A digital pulse oximeter is a medical device that is used to measure the amount of oxygen in a person’s bloodstream. It can be used on anyone from a newborn baby to an adult of any age. All digital pulse oximeters have a sensor that is attached to the patient’s body, usually to a toe or fingertip – a newborn most likely will have it placed on the foot.
The sensor looks either like a soft clothespin or two small, round metal and plastic dots that are taped to the skin of a patient. Each sensor contains red and infrared wavelengths that pass across the sensor. The clothespin-type device is attached to a machine that displays the oxygen level and pulse rate. This device can be attached to a patient for an unlimited amount of time.
First developed in 1935, the oximeter has been improved upon ever since. In 1974, the digital pulse oximeter was invented by two bioengineers, and was first sold and distributed in 1981. It is made by several medical device companies and is distributed throughout the world.
Before the digital pulse oximeter was invented, arterial blood gasses (ABG) were the only way to measure a patient’s blood oxygen level. Arterial blood gasses were obtained by inserting a needle into a patient’s artery to obtain a blood sample. This process was lengthy due to the amount of time that was required for the lab to process the sample. Without the proper supply of oxygen, brain damage can begin in five minutes and brain death begins in 10 to 15 minutes. The digital pulse oximeter provides almost instantaneous ABG information, thereby eliminating the laborious process of years past.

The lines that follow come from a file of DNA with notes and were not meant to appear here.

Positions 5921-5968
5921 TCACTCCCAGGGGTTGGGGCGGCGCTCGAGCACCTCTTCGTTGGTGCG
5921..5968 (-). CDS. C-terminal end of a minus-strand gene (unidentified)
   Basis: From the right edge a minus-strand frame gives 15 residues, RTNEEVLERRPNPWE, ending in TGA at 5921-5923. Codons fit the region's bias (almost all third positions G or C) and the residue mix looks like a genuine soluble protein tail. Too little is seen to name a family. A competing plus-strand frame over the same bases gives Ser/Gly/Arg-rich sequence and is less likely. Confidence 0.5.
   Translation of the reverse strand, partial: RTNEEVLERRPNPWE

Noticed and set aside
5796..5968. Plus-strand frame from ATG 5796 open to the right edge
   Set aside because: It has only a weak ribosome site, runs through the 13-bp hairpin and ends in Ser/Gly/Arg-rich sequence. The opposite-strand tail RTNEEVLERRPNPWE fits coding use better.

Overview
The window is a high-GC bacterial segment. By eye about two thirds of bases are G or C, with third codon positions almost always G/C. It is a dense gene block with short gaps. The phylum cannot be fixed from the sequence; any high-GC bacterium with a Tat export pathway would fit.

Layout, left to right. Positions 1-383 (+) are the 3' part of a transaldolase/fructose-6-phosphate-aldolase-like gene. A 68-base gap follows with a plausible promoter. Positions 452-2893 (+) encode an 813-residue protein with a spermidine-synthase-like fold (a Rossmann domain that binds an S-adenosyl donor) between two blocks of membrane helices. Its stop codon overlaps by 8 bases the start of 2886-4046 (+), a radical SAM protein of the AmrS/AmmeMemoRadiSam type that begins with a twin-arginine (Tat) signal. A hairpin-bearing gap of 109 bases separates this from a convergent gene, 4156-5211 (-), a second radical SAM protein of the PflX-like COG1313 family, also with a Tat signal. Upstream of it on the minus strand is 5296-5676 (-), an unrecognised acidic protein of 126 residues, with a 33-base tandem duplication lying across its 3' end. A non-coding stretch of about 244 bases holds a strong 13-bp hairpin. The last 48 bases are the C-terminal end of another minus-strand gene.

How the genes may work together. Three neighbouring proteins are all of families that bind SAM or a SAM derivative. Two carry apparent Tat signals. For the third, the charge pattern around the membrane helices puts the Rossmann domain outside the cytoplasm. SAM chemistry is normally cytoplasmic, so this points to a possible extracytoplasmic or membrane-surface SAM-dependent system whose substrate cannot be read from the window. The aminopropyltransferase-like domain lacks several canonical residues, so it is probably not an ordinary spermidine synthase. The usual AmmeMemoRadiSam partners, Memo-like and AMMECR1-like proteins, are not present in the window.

Digital pulse oximeters are used on patients during surgery, in emergency departments, intensive care units, cardiac care, and other parts of the hospital. Primary care doctors and some specialists use it in their offices to check patient’s oxygen levels. Pilots use it during flight in unpressurized aircraft. Digital pulse oximeters can only measure a person’s oxygen level; they cannot measure how a person’s body uses the oxygen that is available.
The world’s first bluetooth-enabled fingertip pulse oximeter was introduced in 2009. This device allows medical staff to monitor a patient's oxygen level from remote locations. It also allows patients to monitor their oxygen levels through online medical records systems.